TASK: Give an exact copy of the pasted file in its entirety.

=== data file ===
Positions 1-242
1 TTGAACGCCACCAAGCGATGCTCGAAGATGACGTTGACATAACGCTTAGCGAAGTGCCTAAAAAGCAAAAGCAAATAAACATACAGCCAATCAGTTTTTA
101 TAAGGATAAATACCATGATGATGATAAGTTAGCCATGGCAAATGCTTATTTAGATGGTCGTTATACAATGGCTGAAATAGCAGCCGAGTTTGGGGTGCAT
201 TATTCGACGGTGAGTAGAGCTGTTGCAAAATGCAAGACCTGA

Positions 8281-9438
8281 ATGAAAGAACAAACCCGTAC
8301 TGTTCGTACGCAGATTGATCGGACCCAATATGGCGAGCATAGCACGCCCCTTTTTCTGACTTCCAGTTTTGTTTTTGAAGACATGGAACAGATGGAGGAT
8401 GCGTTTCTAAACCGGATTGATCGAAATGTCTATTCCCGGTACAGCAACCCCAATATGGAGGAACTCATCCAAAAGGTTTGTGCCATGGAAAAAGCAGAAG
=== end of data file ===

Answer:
Positions 1-242
1 TTGAACGCCACCAAGCGATGCTCGAAGATGACGTTGACATAACGCTTAGCGAAGTGCCTAAAAAGCAAAAGCAAATAAACATACAGCCAATCAGTTTTTA
101 TAAGGATAAATACCATGATGATGATAAGTTAGCCATGGCAAATGCTTATTTAGATGGTCGTTATACAATGGCTGAAATAGCAGCCGAGTTTGGGGTGCAT
201 TATTCGACGGTGAGTAGAGCTGTTGCAAAATGCAAGACCTGA

Positions 8281-9438
8281 ATGAAAGAACAAACCCGTAC
8301 TGTTCGTACGCAGATTGATCGGACCCAATATGGCGAGCATAGCACGCCCCTTTTTCTGACTTCCAGTTTTGTTTTTGAAGACATGGAACAGATGGAGGAT
8401 GCGTTTCTAAACCGGATTGATCGAAATGTCTATTCCCGGTACAGCAACCCCAATATGGAGGAACTCATCCAAAAGGTTTGTGCCATGGAAAAAGCAGAAG